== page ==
A better understanding of the rationale behind multisensory perception, and its role in tasting experiences is becoming crucial in order to further innovate in the context of, for example, food marketing. Here, wine is certainly playing a leading role, most likely due to its versatile nature, sophistication, and culinary added value (and, of course, by the strength of the wine industry, which is a certain drive toward constant innovation). As shown across the above sections, all of the senses can be actively involved prior, and during wine tasting, where the interactions of the senses can significantly affect specific aspects of the experience of wine. Such specific aspects can be at the perceptual and/or emotional levels, which also end-up affecting, e.g., purchase variables related to wine consumption. The insights summarized in this literature review are certainly useful concerning managerial decisions related to wineries, wine shops, and/or restaurants/bars, as they would help providing innovative ways to directly engage with customers.
In the following Table 1, the authors summarize strategical ways to rethink the way a wine experience can be designed from the multisensory perspective that has been discussed across this literature review.
Moreover, wine brands could benefit of these results while designing their physical and virtual points of sales, where consumers may be nudged via customized multisensory stimulation. In this sense, let us think of color, smell, sound, and/or different foods, as elements that can help creating unforeseen experiences that may be even further emphasized during special events and/or fairs.
As proved in this report there is in fact a steady growing body of research approaching from many different perspectives the multisensory experience of wine. Nevertheless, to our knowledge, research related to the material and shape of wine containers/packaging/bottles, as well as more sophisticated studies assessing multisensory food/wine and wine/food pairing are, both, great areas for new discoveries and extensive exploration. Concerning the latter, so far, most of the existing literature is limited to cheese–wine pairing. Hence, there is clear room for further research on, say, starchy, sea, pickled/preserved, as well as different sweet type of foods, (i.e., chocolate), while being paired with wine from a multisensory perspective. All the aforementioned food products are already being constantly served with wine across general HORECA industry (HORECA, as in hospitality, restaurants, and catering). Since wine is a flagship in culinary and gastronomy, a more detailed approach on the multisensory effects of wine on the tasting experience of different foods, and even drinks, may also be interesting and useful to add value to the way in which a consumer responds to a brand. Global liquor brands, such as Jägermeister, are already betting on these ideas as part of their brand positioning (e.g.,; accessed on 3 March 2021). Entrepreneurs and developers are also at the moment offering solutions that are supposed to intelligently create musical playlists for wine (; accessed on 3 March 2021).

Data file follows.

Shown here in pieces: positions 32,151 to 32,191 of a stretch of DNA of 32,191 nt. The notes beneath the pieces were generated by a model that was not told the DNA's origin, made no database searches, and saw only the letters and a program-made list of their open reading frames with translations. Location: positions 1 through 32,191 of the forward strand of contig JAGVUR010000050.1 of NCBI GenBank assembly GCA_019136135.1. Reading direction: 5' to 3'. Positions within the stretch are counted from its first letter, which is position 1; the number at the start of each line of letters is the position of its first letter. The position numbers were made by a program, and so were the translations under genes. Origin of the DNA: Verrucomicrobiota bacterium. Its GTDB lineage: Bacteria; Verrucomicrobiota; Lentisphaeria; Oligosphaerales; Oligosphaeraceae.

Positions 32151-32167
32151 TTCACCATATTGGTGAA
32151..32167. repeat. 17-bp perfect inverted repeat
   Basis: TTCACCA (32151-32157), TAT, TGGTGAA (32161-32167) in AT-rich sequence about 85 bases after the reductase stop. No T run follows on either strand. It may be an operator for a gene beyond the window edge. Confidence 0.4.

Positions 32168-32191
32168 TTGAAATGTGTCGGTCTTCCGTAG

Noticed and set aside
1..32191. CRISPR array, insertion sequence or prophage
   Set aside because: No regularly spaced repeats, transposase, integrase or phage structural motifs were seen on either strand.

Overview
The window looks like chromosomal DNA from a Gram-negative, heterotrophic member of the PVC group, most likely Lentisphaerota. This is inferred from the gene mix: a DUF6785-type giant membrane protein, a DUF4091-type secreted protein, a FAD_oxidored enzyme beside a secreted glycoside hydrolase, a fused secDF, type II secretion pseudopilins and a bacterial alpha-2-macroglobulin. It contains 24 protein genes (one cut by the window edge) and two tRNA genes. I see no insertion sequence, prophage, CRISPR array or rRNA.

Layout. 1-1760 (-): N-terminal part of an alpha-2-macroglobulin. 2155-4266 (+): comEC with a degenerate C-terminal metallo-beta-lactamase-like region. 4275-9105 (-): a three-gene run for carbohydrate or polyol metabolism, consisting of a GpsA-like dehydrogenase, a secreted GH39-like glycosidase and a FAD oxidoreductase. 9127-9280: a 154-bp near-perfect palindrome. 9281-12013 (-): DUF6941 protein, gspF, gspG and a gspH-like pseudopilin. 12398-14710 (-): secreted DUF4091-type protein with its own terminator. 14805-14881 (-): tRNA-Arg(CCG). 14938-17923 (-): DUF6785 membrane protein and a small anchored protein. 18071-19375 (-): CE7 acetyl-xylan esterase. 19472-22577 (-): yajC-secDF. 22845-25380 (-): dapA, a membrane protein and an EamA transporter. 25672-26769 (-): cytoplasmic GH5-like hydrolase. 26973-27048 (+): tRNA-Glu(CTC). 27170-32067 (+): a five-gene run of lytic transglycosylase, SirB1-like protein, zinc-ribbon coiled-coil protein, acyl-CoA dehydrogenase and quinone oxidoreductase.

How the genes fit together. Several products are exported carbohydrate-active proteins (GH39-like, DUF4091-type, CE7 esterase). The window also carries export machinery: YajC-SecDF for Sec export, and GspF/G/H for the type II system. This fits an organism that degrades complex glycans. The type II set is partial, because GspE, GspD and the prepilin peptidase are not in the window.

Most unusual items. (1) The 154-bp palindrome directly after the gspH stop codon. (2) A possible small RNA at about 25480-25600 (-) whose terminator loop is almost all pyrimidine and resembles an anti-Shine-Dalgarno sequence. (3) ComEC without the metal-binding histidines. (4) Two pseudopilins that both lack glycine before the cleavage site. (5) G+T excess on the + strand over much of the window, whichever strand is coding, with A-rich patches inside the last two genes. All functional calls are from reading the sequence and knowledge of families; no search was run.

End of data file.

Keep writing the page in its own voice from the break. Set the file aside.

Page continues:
Some of the results summarized in this review may eventually become more precise with the inclusion of state-of-the-art technology. From a neuroscientific perspective, for example, novel insights will be uncovered as long as biometry and electrophysiology continue to be included in wine assessments (as they are already being assessed with, e.g., chocolate and ice-cream; see [120,121], respectively). Researchers are starting to wonder how the digital-retail wine experience can be optimized via AR/VR solutions as well (e.g., [122,123]; see [124], for a general view on state-of-the-art digital sensory marketing). Nowadays, the latter seems to grow in importance as one tends to consume more and more via e-commerce platforms, and where the virtual version of a product such as wine is, most of the time, the single contact that the consumer has with such product during the purchasing decision process. A food/drink properly presented via e-commerce may be key, for example, to nudge consumers toward new products and new multisensory experiences [125].